Sustainable Slopes, an environmental charter for a sustainable development of ski areas
Since the value of our environment is priceless, Tremblant has endorsed theSustainable Slopescharter created by theNational Ski Areas Association. This effective tool ensures that the development of our skiable terrain and village is undertaken with the utmost respect for the environment. The charter outlines principles which act as guidelines for the sustainable use of our natural resources.

The areas covered by these principles include:
  • Planning, design and construction
  • Water management: quality and quantity, snowmaking, facilities, landscaping and summer activities
  • Wastewater management
  • Energy management: snowmaking, facilities, lifts and vehicle fleet
  • Waste reduction, product reuse, recycling
  • Hazardous waste management
  • Fish and wildlife management
  • Forest and vegetation management
  • Wetlands and riparian area management
  • Air quality
  • Visual environment
  • Transportation
  • Education and outreach
A quality experience in a natural surrounding!
Our goal is to ensure that future generations also experience nature at its very best. Every year, hundreds of thousands of visitors enjoy their favourite outdoor activities in Tremblant's beautiful and diverse natural environment. In order to continue to offer such a high quality experience, Tremblant reviews its activities and practices on an ongoing basis to constantly improve its sustainable development performance.

In order to respect these values, we observe the following principles:
  • Respect environmental laws and regulations.
  • Use the necessary measures to prevent pollution, conserve and make rational use of the natural resources that are essential to our operations, and put in place any required emergency plans.
  • Evaluate and systematically document environmental performance in order to ensure that it complies with our continuous improvement principles.
  • Put into action the Sustainable Slopes environmental charter for the use of our natural resources.
  • Communicate our commitment to improving and upholding environmental performance to all of Tremblant's employees, contractors, suppliers, communities and guests.
When it comes to the environment, recognition is a secondary matter. Nevertheless, Tremblant is proud to receive awards acknowledging the dedication of its employees.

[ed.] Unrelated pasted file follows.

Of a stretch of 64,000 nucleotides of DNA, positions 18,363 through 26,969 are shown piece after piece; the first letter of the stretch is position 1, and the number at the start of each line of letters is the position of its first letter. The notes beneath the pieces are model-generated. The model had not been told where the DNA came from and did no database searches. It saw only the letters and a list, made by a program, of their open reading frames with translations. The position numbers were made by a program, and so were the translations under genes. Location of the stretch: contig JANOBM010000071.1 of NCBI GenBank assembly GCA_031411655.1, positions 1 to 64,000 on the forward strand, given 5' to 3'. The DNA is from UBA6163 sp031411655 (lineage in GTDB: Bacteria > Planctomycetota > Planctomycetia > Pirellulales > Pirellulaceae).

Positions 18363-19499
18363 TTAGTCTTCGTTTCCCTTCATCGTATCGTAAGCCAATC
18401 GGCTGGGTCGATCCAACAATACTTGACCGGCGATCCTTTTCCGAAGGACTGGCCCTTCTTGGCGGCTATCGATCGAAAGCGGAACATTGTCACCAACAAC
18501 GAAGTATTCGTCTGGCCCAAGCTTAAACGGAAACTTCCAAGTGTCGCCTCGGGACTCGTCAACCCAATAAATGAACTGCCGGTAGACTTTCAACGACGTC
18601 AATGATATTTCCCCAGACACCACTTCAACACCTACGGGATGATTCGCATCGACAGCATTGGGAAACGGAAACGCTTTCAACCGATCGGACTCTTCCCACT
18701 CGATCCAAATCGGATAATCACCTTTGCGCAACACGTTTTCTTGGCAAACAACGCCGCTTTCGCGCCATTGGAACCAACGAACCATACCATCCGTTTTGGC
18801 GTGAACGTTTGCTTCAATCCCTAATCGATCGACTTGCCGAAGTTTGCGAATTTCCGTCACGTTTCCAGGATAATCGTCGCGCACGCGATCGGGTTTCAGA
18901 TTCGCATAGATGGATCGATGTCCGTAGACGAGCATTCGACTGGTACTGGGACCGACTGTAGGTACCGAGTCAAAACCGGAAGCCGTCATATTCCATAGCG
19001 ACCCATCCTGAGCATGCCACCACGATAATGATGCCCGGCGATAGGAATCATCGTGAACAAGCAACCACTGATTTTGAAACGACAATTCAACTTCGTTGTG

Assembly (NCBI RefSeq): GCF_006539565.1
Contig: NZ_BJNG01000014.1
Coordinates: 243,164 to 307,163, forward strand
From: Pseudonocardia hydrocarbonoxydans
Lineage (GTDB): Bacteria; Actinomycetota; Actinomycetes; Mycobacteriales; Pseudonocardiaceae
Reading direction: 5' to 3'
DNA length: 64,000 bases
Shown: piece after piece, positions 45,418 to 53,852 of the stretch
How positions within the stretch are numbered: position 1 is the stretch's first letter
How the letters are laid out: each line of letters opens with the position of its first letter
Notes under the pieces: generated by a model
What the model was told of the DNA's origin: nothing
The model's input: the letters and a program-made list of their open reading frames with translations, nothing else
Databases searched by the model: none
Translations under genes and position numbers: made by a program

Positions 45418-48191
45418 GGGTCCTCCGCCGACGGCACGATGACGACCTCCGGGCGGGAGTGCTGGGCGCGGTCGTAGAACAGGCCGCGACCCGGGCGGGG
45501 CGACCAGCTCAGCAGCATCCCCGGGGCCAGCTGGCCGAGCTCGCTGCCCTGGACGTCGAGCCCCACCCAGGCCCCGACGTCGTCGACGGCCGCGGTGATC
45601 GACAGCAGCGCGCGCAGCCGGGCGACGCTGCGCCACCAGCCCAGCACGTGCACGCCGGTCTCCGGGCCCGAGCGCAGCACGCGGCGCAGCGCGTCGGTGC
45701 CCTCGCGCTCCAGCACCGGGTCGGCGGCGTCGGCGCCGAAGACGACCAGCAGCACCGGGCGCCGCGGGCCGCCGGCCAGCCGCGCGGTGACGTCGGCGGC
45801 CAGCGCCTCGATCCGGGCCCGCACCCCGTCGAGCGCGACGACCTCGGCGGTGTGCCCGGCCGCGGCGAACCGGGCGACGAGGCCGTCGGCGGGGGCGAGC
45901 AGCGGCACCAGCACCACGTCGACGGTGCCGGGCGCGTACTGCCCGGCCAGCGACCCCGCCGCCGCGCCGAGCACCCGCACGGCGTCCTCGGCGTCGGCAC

The reputation of the Phénix Environmental Awards is firmly established. As the highest environmental distinction in Québec, it rewards excellence in sustainable development. Station Mont Tremblant entered its landfill waste reduction programme by which composting stations were introduced at the ski area’s assorted foodservices (Chalet des Voyageurs, Grand Manitou and Fourchette du Diable). The project was retained among this year’s finalists, and the team has been invited to the National Assembly’s ‘salon rouge’ in Quebec City as part of the September 18 Gala when winners will be announced. All finalists are also eligibleto win Hydro Québec's People’s Choice Award.

Since 2005, the selective waste sorting programme has become well rooted at Station Mont Tremblant. By implementing composting to the existing waste reduction strategy, the firm has won the 2014 Environment & Sustainable Development Award presented by Association des stations de ski du Québec (ASSQ). "Environmental issues are certainly a high priority for us, but this type of programme has an even broader scope because it educates our employees, visitors and children about environmentally friendly practices that extend well beyond our installations. These new ways of ensuring sustainability affect both our environment and our children, and this makes us very proud," says Patrice Malo, President and Chief Operating Officer at Station Mont Tremblant.
golf tremblant fall golf tremblant automne


Reduction of waste, preservation of fish habitat and composting... Tremblant takes concrete and positive environmental actions.

Discover all varied actions in an easy-to-read format.

Protection of Ecosystems